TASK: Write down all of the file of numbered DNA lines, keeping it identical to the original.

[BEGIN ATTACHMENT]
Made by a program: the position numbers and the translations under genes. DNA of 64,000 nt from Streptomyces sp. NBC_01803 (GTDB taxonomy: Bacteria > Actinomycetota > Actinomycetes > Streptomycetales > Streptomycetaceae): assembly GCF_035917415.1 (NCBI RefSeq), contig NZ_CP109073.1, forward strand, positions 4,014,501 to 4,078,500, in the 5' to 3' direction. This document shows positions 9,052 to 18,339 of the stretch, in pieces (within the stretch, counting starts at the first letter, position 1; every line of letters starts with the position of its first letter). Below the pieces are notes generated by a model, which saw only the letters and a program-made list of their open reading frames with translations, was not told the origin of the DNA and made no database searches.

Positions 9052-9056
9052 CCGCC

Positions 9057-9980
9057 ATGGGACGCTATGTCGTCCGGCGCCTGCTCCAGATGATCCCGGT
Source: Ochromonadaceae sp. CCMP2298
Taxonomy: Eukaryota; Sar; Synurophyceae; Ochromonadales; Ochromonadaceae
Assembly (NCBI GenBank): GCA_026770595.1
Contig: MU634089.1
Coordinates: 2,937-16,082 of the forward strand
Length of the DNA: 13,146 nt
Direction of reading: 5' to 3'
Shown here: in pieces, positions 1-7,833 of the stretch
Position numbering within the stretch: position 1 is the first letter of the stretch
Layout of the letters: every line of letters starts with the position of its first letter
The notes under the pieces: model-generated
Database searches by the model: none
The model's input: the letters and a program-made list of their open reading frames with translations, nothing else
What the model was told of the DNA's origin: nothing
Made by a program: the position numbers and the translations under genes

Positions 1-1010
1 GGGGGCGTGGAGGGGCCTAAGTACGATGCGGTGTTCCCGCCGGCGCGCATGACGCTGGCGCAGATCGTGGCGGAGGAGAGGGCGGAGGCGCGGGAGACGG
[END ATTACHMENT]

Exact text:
Made by a program: the position numbers and the translations under genes. DNA of 64,000 nt from Streptomyces sp. NBC_01803 (GTDB taxonomy: Bacteria > Actinomycetota > Actinomycetes > Streptomycetales > Streptomycetaceae): assembly GCF_035917415.1 (NCBI RefSeq), contig NZ_CP109073.1, forward strand, positions 4,014,501 to 4,078,500, in the 5' to 3' direction. This document shows positions 9,052 to 18,339 of the stretch, in pieces (within the stretch, counting starts at the first letter, position 1; every line of letters starts with the position of its first letter). Below the pieces are notes generated by a model, which saw only the letters and a program-made list of their open reading frames with translations, was not told the origin of the DNA and made no database searches.

Positions 9052-9056
9052 CCGCC

Positions 9057-9980
9057 ATGGGACGCTATGTCGTCCGGCGCCTGCTCCAGATGATCCCGGT
Source: Ochromonadaceae sp. CCMP2298
Taxonomy: Eukaryota; Sar; Synurophyceae; Ochromonadales; Ochromonadaceae
Assembly (NCBI GenBank): GCA_026770595.1
Contig: MU634089.1
Coordinates: 2,937-16,082 of the forward strand
Length of the DNA: 13,146 nt
Direction of reading: 5' to 3'
Shown here: in pieces, positions 1-7,833 of the stretch
Position numbering within the stretch: position 1 is the first letter of the stretch
Layout of the letters: every line of letters starts with the position of its first letter
The notes under the pieces: model-generated
Database searches by the model: none
The model's input: the letters and a program-made list of their open reading frames with translations, nothing else
What the model was told of the DNA's origin: nothing
Made by a program: the position numbers and the translations under genes

Positions 1-1010
1 GGGGGCGTGGAGGGGCCTAAGTACGATGCGGTGTTCCCGCCGGCGCGCATGACGCTGGCGCAGATCGTGGCGGAGGAGAGGGCGGAGGCGCGGGAGACGG